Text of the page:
The history of price regulation is a tale of woe

Michael Giberson

I suppose it is still true that, as Raymond de Roover wrote in 1958, “The history of price regulation remains to be written….”  The full sentence and several more (emphasis added):

The history of price regulation remains to be written, but we know it to be a tale of woe. In the absence of a well-organized system of allocation and rationing, price controls were bound to break down, and it is not surprising that previous to 1800 their administration was often haphazard, vexatious, inefficient, and arbitrary. A crude form of rationing, common all over Europe, was to freeze the price of bread but to vary the size of the loaf with the price of breadstuffs. As the latter increased, the penny or twopenny loaf became smaller and smaller. Price fixing usually made matters worse instead of better and inevitably led to the emergence of a black market and widespread concealment of available stocks.

De Roover’s paper is primarily concerned to clarify medieval doctrines on the idea of a “just price.” The dominant conception in the 1950s (and still common, I think, but this is outside my area of competence to judge) was that medieval writers primarily favored the notion that a just cost was one which would adequately cover the producers cost of production. De Roover counters that the more widespread view at the time tended to see the “just price” as that price which would prevail in an open market.

However, while honoring market prices as just (so long as no element of dishonesty or force is involved) medieval writers were also willing to deem a price set by law as just, “unless the regulations were manifestly out of date or openly disobeyed, with the authorities making no attempt at enforcement.” And even writers preferring to link “just prices” to the price of an open market made allowances for local government interference to, say, keep the price of bread and other staples low.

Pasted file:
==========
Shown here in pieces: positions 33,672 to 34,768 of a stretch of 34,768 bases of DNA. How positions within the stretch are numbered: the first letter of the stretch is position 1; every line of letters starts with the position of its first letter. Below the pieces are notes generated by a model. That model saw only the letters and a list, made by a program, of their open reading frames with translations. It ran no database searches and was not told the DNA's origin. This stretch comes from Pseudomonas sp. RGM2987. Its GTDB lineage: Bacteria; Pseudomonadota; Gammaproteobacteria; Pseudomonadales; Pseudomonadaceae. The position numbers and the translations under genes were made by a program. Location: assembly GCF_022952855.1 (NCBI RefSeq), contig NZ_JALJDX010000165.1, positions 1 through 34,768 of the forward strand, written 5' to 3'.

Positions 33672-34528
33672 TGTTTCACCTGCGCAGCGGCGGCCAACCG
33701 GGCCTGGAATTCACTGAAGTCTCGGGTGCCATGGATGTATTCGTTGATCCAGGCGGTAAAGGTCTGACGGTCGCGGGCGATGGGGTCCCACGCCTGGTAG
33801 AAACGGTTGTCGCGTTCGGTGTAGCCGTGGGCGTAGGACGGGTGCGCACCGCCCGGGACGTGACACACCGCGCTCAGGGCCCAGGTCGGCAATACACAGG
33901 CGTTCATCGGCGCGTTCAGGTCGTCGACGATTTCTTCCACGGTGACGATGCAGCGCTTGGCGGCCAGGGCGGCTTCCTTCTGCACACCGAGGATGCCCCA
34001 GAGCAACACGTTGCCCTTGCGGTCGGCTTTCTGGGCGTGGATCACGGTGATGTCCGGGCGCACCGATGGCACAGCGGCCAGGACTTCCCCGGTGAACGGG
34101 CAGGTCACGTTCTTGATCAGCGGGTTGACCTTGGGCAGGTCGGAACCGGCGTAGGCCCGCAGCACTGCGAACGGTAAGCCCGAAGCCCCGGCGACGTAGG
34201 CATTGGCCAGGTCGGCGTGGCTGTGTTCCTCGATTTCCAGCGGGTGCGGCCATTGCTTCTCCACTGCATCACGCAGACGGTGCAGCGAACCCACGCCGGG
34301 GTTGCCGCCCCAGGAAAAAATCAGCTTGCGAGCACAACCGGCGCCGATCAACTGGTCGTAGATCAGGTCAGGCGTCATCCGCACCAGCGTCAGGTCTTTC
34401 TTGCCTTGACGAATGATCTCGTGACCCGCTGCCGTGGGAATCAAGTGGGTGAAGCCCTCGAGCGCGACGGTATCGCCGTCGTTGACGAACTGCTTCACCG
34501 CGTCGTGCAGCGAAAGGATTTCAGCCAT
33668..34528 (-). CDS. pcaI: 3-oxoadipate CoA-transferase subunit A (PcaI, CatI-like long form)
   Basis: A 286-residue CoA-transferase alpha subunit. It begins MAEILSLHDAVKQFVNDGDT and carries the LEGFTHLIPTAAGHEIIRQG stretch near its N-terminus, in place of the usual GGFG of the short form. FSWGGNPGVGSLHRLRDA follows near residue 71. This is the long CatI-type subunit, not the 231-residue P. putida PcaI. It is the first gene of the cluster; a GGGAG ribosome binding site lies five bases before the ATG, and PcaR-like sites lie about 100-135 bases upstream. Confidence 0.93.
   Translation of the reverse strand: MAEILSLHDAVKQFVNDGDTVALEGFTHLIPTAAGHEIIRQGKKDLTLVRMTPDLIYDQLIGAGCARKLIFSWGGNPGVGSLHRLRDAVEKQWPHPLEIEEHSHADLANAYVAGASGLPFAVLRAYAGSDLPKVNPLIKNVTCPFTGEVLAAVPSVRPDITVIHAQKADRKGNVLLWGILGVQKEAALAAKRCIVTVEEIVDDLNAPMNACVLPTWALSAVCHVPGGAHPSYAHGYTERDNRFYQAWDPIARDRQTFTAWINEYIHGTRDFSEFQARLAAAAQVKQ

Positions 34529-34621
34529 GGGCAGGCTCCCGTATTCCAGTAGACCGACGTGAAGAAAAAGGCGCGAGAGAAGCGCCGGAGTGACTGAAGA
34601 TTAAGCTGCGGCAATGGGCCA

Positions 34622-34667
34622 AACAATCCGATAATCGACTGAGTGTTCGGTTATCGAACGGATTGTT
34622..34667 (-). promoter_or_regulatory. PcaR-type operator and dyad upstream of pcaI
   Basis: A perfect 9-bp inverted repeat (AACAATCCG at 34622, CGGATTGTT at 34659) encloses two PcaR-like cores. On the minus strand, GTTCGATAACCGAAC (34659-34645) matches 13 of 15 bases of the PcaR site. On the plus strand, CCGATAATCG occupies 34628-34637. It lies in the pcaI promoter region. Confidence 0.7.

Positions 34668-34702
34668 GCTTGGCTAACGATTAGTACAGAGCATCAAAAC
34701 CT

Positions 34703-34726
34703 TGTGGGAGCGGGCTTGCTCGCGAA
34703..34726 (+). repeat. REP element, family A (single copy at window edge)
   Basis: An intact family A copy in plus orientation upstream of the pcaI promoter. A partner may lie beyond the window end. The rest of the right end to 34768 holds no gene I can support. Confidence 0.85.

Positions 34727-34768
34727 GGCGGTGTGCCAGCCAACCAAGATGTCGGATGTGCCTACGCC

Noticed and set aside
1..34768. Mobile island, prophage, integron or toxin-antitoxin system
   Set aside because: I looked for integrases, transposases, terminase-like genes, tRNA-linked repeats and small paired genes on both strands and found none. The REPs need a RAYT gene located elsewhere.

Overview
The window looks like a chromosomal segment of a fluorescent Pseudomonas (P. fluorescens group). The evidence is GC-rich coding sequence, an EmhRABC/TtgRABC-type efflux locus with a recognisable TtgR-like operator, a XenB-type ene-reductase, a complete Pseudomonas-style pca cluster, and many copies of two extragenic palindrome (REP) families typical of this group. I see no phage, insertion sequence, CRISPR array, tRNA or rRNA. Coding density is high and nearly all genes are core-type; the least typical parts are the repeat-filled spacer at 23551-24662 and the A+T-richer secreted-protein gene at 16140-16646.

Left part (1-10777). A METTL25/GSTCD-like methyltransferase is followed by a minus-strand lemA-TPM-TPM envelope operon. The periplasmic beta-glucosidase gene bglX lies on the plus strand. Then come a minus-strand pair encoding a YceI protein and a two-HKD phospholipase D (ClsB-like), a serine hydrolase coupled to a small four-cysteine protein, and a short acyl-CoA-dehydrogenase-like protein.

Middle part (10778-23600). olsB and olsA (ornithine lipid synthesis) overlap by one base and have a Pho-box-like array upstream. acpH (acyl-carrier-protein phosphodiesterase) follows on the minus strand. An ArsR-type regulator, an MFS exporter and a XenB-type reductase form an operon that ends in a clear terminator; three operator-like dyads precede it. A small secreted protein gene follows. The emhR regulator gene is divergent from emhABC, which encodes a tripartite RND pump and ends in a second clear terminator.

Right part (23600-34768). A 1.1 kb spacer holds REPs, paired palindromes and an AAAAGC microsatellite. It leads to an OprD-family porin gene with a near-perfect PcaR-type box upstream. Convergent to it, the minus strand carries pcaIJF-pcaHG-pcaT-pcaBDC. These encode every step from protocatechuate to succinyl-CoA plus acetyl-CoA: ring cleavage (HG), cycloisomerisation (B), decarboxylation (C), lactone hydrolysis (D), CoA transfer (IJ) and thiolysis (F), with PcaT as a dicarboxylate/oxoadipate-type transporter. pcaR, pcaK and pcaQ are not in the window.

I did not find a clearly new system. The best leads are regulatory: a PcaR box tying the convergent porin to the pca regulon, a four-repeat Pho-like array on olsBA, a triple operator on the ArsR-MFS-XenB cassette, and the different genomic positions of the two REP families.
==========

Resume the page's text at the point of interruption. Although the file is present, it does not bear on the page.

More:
While the technology of rationing is much improved relative to medieval days, it seems obvious enough that price controls continue to break, and their administration remains “often haphazard, vexatious, inefficient, and arbitrary.”

LINK: Raymond de Roover, “The Concept of the Just Price: Theory and Economic Policy,” The Journal of Economic History, Vol. 18, No. 4 (Dec., 1958), pp. 418-434.

2 thoughts on “The history of price regulation is a tale of woe

  1. I think people’s conceptions of the “just price” for something changes a lot less than the price in an efficient competitive market. If I could get something for $2 yesterday and today it costs $3, then $2 is the just price. It wouldn’t surprise me if it were a bit self-serving as well; a buyer will regard a lower price as just than a seller.

  2. It is true that actual prices acquire a kind of normative aspect such that deviations from them can seem wrong, particularly as you indicate, deviations that make them worse off. See Sarah Maxwell’s book, The Price is Wrong, for discussion of this and many other things that can cause consumers to feel wronged by prices (and the merchants that offer them).

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